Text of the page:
To cut it short, 2022 has not been favorable for Coinbase Global Inc. (NASDAQ: COIN). You should be aware that the Coinbase stock is pegged to the price of cryptocurrencies. So, when their prices rise, Coinbase profits extremely. But when they fall, it is harmful to Coinbase.
This year, due to rising interest rates and hikes in inflation, investors are flocking to more conservative assets. Volatile and riskier assets like cryptocurrencies are cast aside. Bitcoin has fallen 55% year to date, while Ethereum has fallen 70%. All these have triggered a massive sell-off in Coinbase stock. Coinbase has lost more than 80% of its value since it went public in April last year. It was worth $80 billion last year, but now it is worth $11 billion.
When the company announced its Q1 2022 results in May, it missed Wall Street expectations. So Coinbase is in terrible shape right now. But it has not seen the last of them. So we see more challenges for the company and its stock.
During the pandemic, Coinbase was driving on all gears. As a result, it surged 136% in 2020, and revenue grew by 545% to $7 billion in 2021. Although it recorded a net loss in 2019, that turned to a net profit of $300 million in 2020. In 2021, the net profit grew sporadically by 1025% to $4 billion. These are jaw-dropping growth rates. But since this year, that growth has slowed. This resulted from the loss of interest in cryptocurrencies, the drop in trading volumes on the platform, and the cost of overseas expansion.
Coinbase (NASDAQ: COIN) also earns much of its income from the fees its charges for transactions on cryptocurrencies. Unfortunately, monthly transaction volumes have fallen considerably. It was 11.4 million at the end of 2021, but during Q1 2022, the monthly transaction volume stood at 9 million. That was why Coinbase reported a loss of $430 million last quarter.
According to recent reports, Coinbase expects trading volumes and revenue to decrease this quarter, ending this month. The spillover would make more investors dump the stock. Moreover, this is likely to happen thanks to the fact that cryptocurrency prices are falling. The war in Ukraine is also not helping the company. These are pessimistic times, and Coinbase has a significant share of it.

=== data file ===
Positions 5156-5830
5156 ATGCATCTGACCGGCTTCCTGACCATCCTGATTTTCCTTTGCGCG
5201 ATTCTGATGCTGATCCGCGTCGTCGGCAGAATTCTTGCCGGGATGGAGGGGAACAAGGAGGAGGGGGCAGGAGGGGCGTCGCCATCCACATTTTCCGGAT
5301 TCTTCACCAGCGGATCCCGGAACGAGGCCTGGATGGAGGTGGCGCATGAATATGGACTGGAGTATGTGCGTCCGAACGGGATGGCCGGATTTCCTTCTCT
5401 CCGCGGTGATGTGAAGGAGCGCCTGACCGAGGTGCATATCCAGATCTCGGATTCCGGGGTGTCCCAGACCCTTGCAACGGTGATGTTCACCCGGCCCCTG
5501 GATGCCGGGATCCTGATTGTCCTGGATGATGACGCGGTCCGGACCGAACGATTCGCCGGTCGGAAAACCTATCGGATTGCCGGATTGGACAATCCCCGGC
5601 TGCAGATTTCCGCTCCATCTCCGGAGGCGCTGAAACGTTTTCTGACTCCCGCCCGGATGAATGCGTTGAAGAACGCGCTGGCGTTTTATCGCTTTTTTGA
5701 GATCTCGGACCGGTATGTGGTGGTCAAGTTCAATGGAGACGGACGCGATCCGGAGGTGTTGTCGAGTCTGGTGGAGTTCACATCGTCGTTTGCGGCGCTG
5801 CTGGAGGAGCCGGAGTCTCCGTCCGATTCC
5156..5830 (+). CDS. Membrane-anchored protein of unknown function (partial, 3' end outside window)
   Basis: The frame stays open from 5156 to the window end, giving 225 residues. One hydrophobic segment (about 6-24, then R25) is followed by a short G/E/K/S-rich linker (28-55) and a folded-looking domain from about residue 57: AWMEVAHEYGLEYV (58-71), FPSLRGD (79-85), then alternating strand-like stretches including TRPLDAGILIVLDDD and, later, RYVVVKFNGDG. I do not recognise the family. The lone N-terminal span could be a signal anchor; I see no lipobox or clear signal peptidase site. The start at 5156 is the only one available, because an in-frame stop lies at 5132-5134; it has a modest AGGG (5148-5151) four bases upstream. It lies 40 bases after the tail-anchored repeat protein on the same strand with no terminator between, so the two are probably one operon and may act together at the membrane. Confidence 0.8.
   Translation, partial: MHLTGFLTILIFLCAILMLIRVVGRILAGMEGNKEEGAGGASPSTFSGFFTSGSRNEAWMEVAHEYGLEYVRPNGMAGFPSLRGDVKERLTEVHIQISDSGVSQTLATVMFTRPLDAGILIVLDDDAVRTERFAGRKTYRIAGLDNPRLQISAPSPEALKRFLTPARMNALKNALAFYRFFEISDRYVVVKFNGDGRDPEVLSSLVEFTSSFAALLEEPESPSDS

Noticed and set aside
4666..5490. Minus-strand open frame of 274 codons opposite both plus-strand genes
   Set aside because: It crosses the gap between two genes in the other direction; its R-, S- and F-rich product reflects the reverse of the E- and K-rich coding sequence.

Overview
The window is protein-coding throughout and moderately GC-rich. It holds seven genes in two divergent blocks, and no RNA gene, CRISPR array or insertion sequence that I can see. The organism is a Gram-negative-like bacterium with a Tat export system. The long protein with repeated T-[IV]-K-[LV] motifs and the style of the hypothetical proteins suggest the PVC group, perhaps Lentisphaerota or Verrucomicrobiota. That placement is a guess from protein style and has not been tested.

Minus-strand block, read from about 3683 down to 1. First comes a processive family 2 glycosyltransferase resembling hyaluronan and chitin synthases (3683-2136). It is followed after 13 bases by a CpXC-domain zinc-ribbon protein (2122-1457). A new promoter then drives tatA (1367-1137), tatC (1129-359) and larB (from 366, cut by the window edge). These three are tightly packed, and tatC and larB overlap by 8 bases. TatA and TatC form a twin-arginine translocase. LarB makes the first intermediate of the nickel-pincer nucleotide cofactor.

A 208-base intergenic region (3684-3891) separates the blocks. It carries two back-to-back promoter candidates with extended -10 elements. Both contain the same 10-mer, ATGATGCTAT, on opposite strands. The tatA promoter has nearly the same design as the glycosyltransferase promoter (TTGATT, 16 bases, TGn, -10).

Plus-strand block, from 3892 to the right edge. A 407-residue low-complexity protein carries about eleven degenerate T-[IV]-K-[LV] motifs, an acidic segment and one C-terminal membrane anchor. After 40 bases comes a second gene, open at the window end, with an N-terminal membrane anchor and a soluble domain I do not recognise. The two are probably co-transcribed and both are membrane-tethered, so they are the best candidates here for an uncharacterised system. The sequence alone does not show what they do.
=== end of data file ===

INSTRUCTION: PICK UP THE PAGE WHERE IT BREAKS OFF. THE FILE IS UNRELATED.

But Coinbase says they are doing something about what is happening. It is heavily investing internally to ensure it is ready when the turnaround in cryptocurrency comes. Already, it has hired 1,200 employees this year. Also, it added Cardano to one of its stake offerings. Many cryptocurrency investors see Cardano outpacing Binance coin shortly despite the present crypto winter. Furthermore, Coinbase has launched an NFT marketplace to attract more traders to its platform.
But we wonder if this is enough. Already, there is an increase in competitive pressures. More exchanges with favorable offerings are flooding the cryptocurrency market. Apart from competition from Binance and Crypto.com, other new rivals include Robinhood (NASDAQ: HOOD) markets which offer free crypto trading, Cash app, and a host of fintech apps. Last year, Coinbase's market share in the market was 12%, but its market share has dropped to 8% this year. So the company is losing some grounds.
Furthermore, as a U.S.-based cryptocurrency exchange, it is facing tightening cryptocurrency regulations. The United States Securities and Exchange Commission (SEC) imposes stricter cryptocurrency accounting standards. In addition, it has expanded the definition of "securities dealer" to include cryptocurrency exchanges. The EU recently barred all anonymous cryptocurrency transactions. This will also adversely affect Coinbase's activities.
Despite the bumpy short-term challenges, Coinbase can still ride the storm. Its balance sheet is on a solid foundation. The company has more than $6 billion in cash and cash equivalents. Therefore, it has enough resources for product development and investing in the latest infrastructures. That is until cryptocurrencies rise again, which will not be long or it may never rise again. Only time will tell.
However, I have a major problem with Coinbase. If you check OpenInsider, Brian Armstrong, as well as many of the Coinbase ‘insiders,’ shamelessly sold off and dumped the Coinbase stock right after IPO. They took away the little fighting chance Coinbase may have had. Coinbase, which had had a 52-week high of 368 dollars is currently trading at 51 dollars. Now they have the audacity to mention a possible Coinbase ‘bankruptcy,’ in a "disclosure" while stating that they aren’t responsible for any crypto they hold in their ‘brokerage’.
My major conclusion from this is that Coinbase, and cryptocurrency, may be a huge scam all along (and this they knew). Why shamelessly sell off all of your company’s stock if you believed it will be worth something?